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What is the difference between the non-centered and centered Fourier transforms? In other words, when should you use one instead of the other?

  • Non-Centered: $\quad \displaystyle X_1(f)=\sum\limits_{n=0}^{N-1} x[n] \, e^{-i 2 \pi f n}$

  • Centered: $\quad\displaystyle X_2(f)=\sum\limits_{n=0}^{N-1} x[n] \, e^{-i 2 \pi f\left(n-\frac{N-1}{2}\right)}$

I am currently enrolled in a time series-analysis class, and our textbook uses both definitions without explaining the difference or the reason for the two different definitions.

Any help would be appreciated.

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  • $\begingroup$ you probably do not want the Non-Centered and Centered definitions to use the same symbol "$X(\cdot)$" because they are mathematically defined to be different. the two "$X(\cdot)$" are generally not equal to each other. the reason i edited and put in "$X(e^{i2 \pi f})$" is to keep the definition of "$X(\cdot)$" (or "$\bar{X}(\cdot)$") consistent with the Z-transform and the DTFT as is most often expressed in the lit. $\endgroup$ – robert bristow-johnson Mar 29 '17 at 4:09
  • $\begingroup$ @robertbristow-johnson Ok, thank you! $\endgroup$ – Michael R Mar 29 '17 at 20:18
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the "Non-Centered" is the same as the Discrete Fourier Transform

$$ X[k] \triangleq \sum\limits_{n=0}^{N-1} x[n] \, e^{-i 2 \pi \frac{nk}{N}} $$

when frequency $f = \frac{k}{N}$ is normalized to the sample rate ($f=\tfrac12$ means the Nyquist frequency). And it assumes all of $x[n]$ is for non-negative values of time. "$n \ge 0$" is "time" in units of the sampling period. $n=0$ means time at $t=0$.

the "Centered" is the same as the DFT with a linear phase-shift factor

$$ e^{i \pi (N-1) f} X[k] $$

when $f = \frac{k}{N}$ and assumes $x[n]$ is for instances of time that are both positive and negative. $n=\frac{N-1}{2}$ means time at $t=0$. if $N$ is odd, then the "time origin" is exactly the time of the sample at $x[\tfrac{N-1}{2}]$. but if $N$ is even, the time origin (when $t=0$) is midway between adjacent samples $x[\tfrac{N}{2}-1]$ and $x[\tfrac{N}{2}]$. if you use the DFT to compute your "Centered" Fourier transform, you probably want to remove that linear phase-shift factor by multiplying the DFT result, $X[k]$, with $e^{-i \pi (N-1) f}$ or $e^{-i \pi (N-1) k/N}$. that will place the time origin (when $t=0$) where $n=\frac{N-1}{2}$.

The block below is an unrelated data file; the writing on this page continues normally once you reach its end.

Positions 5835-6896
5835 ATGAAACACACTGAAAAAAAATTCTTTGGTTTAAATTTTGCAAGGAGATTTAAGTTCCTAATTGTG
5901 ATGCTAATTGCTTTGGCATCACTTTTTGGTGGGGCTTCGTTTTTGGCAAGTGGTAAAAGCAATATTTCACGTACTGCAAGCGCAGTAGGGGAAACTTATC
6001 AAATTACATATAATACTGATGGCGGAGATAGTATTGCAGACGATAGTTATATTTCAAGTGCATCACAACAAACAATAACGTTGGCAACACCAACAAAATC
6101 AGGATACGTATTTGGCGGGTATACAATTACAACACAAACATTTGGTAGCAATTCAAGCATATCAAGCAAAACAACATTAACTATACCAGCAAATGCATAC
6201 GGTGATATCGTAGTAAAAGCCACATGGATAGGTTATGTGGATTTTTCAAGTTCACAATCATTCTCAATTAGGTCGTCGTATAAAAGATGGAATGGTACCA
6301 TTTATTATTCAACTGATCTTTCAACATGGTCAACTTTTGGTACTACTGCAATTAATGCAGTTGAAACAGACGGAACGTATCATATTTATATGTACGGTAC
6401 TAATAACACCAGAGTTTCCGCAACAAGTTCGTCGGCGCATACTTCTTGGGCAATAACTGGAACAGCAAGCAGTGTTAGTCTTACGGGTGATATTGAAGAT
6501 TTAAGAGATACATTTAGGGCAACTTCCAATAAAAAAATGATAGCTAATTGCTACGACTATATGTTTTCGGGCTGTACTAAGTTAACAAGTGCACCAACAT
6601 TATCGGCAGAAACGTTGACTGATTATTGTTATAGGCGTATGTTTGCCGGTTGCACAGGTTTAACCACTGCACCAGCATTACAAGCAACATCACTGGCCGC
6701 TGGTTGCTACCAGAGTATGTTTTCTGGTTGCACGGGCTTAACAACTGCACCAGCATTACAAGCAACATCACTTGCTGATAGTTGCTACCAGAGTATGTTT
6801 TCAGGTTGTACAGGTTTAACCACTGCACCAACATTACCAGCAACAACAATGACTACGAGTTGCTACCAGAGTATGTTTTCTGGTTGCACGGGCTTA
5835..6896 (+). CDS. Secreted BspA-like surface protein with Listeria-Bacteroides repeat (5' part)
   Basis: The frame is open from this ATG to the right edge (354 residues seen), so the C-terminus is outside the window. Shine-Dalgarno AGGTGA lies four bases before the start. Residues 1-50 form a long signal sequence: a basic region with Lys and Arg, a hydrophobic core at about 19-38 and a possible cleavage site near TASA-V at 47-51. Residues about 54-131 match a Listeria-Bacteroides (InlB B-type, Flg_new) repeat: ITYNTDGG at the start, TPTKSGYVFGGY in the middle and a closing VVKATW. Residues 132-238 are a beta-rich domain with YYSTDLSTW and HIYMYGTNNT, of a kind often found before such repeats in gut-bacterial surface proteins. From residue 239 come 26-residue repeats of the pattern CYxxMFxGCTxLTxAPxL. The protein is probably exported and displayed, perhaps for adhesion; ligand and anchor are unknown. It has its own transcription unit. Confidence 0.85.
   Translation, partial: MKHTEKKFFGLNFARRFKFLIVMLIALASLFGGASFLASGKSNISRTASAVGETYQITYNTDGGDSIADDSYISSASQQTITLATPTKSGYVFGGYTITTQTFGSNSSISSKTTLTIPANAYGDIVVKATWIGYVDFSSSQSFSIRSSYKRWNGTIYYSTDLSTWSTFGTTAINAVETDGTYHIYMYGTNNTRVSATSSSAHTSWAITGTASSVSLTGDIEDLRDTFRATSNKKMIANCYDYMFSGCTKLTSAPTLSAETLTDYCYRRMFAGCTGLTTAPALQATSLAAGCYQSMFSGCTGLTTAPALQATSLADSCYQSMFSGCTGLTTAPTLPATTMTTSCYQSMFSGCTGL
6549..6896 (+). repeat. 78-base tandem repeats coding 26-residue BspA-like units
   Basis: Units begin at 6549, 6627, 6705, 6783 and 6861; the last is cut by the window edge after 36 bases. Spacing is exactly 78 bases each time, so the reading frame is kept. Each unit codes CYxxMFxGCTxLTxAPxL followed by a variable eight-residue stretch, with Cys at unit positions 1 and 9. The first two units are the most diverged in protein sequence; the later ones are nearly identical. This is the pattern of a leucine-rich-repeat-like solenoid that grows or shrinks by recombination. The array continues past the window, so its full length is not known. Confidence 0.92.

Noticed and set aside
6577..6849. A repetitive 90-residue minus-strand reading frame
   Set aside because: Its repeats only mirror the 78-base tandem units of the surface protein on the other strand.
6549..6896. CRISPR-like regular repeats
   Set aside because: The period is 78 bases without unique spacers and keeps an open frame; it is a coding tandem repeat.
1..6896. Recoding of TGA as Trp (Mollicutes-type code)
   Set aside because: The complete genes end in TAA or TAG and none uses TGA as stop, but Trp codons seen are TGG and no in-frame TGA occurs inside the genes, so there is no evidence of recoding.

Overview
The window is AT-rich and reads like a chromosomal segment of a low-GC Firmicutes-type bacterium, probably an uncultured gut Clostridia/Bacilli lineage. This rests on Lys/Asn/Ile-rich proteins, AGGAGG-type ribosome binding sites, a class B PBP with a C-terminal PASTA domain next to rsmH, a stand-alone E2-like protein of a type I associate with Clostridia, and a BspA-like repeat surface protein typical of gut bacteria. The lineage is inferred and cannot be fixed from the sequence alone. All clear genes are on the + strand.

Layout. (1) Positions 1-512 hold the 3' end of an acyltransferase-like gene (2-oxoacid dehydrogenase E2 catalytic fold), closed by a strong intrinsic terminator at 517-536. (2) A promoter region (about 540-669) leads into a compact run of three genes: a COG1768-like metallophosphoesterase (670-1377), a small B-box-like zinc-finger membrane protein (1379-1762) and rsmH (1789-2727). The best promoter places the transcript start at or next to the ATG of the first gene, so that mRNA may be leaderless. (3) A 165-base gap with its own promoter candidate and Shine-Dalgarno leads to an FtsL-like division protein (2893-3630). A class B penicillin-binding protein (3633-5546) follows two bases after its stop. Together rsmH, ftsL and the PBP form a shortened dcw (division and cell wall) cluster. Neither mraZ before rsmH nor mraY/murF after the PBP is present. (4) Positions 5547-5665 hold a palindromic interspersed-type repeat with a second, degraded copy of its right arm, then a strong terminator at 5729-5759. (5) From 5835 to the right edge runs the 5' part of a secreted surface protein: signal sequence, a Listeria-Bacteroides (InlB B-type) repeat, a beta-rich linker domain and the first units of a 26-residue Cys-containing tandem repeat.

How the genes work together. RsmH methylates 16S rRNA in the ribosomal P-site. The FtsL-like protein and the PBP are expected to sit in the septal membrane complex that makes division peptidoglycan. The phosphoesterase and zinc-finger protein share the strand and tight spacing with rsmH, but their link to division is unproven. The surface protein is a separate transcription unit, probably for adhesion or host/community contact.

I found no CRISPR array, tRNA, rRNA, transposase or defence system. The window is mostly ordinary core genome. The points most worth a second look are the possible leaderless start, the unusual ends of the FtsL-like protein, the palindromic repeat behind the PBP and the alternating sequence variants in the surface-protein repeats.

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A "centered" DFT is similar (but not identical) to using an fftshift with an FFT. Both move the phase 0 reference of the DFT result to the middle of the x[ ] vector, which makes a lot more sense if x isn't exactly integer periodic in aperture or is circularly discontinuous between the start and end. A "centered" DFT then more cleanly decomposes x into even (real or cosine) and odd (imaginary components or sine with a positive 1st derivative) functions, referenced to the center of the vector. A centered FFT also helps move the phase reference to a clearly non-zero portion of (non rectangular) windowed data.

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  • $\begingroup$ this was helpful! $\endgroup$ – Dan Boschen Mar 29 '17 at 3:31
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Attached is a paper that details the "Centered DFT": https://pdfs.semanticscholar.org/136b/befcbe094951d4c41ccb32b706d1348ca2c4.pdf

What confused me at first was this paper is detailing a shift in the frequency domain while the OP's formula is clearly adding a linear phase in frequency which is a shift in time. Hotpaw2's and Robert's explanations have cleared up my confusion and the additional motivations for doing such a shift in the time domain. (and that it can be done in either domain but this is just the time domain version that is shown by the OP). I am leaving this response with the link to the paper in case anyone else comes across it and needs similar clarification.

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